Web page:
The Ordinariate, the Episcopal Church, and the future

Given the shrinking numbers of the Episcopal Church and, and the news reports, almost daily, of new ordinations and the like in the American Ordinariate, I got to thinking: when will the average Sunday attendance (in my view the best barometer on a week-to-week basis of the health of a church) for Ordinariate parishes exceed the Episcopal Church’s? I’ll put the over/under at 3 years. Which side would you take?

3 Responses to The Ordinariate, the Episcopal Church, and the future
  1. Phal
    June 4, 2012 | 11:16 pm

    Think it’s a wash, Mark, at best. I belong to an Anglo-Catholic Episcopal parish in NYC. The numbers have been growing across the board for the past five years–weekly attendance, pledgers and plate income. Much of the growth has come from trans-Tiberian swimmers.

    The membership attrition of the American Episcopal church, is more attributable to the greying of its congregation than anything else. This has been offset, to some degree, by an influx of disaffected Pentacostalists and Catholics who find their church doctrine antithetical to their beliefs regarding same-sex marriage, strictures on ordination, and birth control. (That’s just what I hear from our parishioners.)

    The interesting thing is, aside from the above, there is very little difference doctrinally between the two faiths-aside from a 16th C. horny king and a land grab.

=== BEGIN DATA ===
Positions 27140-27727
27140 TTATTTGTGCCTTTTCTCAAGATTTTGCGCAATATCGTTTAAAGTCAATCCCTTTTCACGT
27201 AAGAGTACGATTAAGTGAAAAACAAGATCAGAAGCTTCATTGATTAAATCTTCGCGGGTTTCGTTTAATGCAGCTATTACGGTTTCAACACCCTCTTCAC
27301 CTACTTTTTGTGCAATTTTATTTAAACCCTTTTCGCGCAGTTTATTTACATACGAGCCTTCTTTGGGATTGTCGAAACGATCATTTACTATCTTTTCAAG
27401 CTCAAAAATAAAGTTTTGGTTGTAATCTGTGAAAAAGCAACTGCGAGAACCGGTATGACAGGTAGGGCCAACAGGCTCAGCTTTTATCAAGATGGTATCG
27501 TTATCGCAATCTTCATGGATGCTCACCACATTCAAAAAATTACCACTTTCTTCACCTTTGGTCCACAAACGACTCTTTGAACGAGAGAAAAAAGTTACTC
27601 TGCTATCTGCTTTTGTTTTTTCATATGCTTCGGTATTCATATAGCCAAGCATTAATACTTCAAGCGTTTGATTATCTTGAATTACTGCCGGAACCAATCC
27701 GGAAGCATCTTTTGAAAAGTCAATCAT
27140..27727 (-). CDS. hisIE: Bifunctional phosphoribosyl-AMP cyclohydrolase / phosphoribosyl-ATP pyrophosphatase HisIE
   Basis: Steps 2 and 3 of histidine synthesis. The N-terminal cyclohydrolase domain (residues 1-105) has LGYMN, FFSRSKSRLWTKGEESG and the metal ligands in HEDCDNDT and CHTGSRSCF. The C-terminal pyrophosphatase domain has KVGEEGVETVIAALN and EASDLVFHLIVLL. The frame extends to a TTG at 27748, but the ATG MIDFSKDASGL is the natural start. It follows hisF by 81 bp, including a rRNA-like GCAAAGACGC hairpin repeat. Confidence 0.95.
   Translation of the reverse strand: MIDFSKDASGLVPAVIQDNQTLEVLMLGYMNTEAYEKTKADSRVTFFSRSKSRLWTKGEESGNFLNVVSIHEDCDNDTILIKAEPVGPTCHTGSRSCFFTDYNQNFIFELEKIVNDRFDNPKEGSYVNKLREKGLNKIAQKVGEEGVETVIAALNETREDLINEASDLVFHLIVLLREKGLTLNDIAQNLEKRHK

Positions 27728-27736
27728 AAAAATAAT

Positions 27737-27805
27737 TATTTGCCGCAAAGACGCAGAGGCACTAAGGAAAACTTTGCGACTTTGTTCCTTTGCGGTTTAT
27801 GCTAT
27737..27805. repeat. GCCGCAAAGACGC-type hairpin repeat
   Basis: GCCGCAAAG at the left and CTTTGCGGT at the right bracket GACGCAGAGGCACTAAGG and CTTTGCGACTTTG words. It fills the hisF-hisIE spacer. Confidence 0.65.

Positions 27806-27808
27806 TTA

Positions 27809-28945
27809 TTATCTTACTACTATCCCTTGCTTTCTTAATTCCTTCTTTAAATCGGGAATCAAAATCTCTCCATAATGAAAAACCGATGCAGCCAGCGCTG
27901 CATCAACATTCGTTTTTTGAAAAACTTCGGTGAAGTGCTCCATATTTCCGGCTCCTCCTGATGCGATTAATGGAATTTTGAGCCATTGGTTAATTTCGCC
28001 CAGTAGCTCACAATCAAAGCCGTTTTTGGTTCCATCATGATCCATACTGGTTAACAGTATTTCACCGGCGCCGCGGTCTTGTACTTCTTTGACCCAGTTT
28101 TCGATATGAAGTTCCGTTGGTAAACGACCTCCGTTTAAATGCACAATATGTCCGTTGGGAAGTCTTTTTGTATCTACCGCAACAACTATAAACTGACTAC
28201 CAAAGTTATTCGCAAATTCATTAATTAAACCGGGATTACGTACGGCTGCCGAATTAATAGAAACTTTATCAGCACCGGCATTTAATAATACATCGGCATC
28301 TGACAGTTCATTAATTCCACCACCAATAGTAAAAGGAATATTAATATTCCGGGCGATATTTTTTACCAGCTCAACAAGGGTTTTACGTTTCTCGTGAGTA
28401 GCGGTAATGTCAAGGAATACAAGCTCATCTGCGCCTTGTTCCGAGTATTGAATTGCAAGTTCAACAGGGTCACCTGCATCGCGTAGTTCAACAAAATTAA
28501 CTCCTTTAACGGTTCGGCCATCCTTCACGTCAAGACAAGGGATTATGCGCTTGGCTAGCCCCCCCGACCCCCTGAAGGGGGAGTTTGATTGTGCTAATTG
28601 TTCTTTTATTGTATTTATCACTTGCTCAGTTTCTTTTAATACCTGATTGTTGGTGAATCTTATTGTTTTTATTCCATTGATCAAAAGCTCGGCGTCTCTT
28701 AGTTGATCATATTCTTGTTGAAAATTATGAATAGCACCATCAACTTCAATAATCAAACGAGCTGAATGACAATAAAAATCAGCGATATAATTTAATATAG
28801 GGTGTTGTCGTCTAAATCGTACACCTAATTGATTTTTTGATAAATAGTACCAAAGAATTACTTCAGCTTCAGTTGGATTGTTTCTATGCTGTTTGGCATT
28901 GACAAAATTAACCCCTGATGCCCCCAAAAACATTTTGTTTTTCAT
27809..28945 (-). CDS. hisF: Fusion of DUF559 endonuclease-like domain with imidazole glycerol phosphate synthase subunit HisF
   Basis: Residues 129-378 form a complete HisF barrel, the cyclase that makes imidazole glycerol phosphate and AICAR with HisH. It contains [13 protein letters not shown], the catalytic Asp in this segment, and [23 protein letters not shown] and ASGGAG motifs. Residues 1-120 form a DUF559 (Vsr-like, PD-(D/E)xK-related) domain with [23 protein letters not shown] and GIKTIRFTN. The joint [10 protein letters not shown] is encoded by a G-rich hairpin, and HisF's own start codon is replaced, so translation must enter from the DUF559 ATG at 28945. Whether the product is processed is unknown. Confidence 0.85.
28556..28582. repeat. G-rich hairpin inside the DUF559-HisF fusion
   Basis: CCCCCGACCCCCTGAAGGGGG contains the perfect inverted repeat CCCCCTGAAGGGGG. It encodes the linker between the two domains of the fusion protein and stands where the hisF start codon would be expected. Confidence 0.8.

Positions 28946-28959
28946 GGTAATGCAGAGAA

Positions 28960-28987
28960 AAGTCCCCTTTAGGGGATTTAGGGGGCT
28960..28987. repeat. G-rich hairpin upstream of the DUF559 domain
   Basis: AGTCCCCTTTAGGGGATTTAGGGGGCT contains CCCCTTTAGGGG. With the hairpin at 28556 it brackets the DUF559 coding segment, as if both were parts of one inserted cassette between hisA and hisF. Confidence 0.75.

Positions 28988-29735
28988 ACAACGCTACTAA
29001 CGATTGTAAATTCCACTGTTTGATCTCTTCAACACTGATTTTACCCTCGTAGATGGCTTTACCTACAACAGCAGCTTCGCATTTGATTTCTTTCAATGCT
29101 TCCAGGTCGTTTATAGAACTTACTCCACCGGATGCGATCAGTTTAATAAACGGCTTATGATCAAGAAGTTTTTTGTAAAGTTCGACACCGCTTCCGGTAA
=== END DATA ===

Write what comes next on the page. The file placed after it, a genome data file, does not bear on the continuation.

From the JV squad,


  2. Mark
    June 5, 2012 | 5:21 pm

    Thanks for the comment, Phal. Glad to hear your parish is growing. But I think you all are probably the exception in the Episcopal Church – the attendance numbers have been imploding for several years, now. Meanwhile, there’s been a veritable ethnic cleansing of Anglo-Catholics and other theologically orthodox folks in almost every diocese in which I’ve represented clients, and across the country. Not all of the people leaving are gray hairs – in fact most are young families with kids. Most have gone to Rome, the Continuum, or one of the other numerous, and growing, Anglican offshoots. A lot of these people will opt into the Ordinariate, I think. As will many Roman Catholics who are tired of their usual crummy liturgy. I frankly think there are more of them than there are RC’s who are disaffected by the institutional church’s orthodox views on social issues. I could be wrong. Time will tell.

    On a personal note, hope you and your family are well. Thanks again for reading and dripping the comment.


  3. William A. Wheatley
    June 8, 2012 | 9:24 pm

    I think the Ordinariate will take off. Where an ordinariate group shares facilities with a Roman Catholic parish, it will revitalize the parish, and both the Romans and the Anglicans in the parish will experience growth. The Ordinariate, if the American Catholic bishops don’t succeed in torpedoing it, will restore traditional Catholicism to the American Catholic Church, and will do it with an Anglican flavor.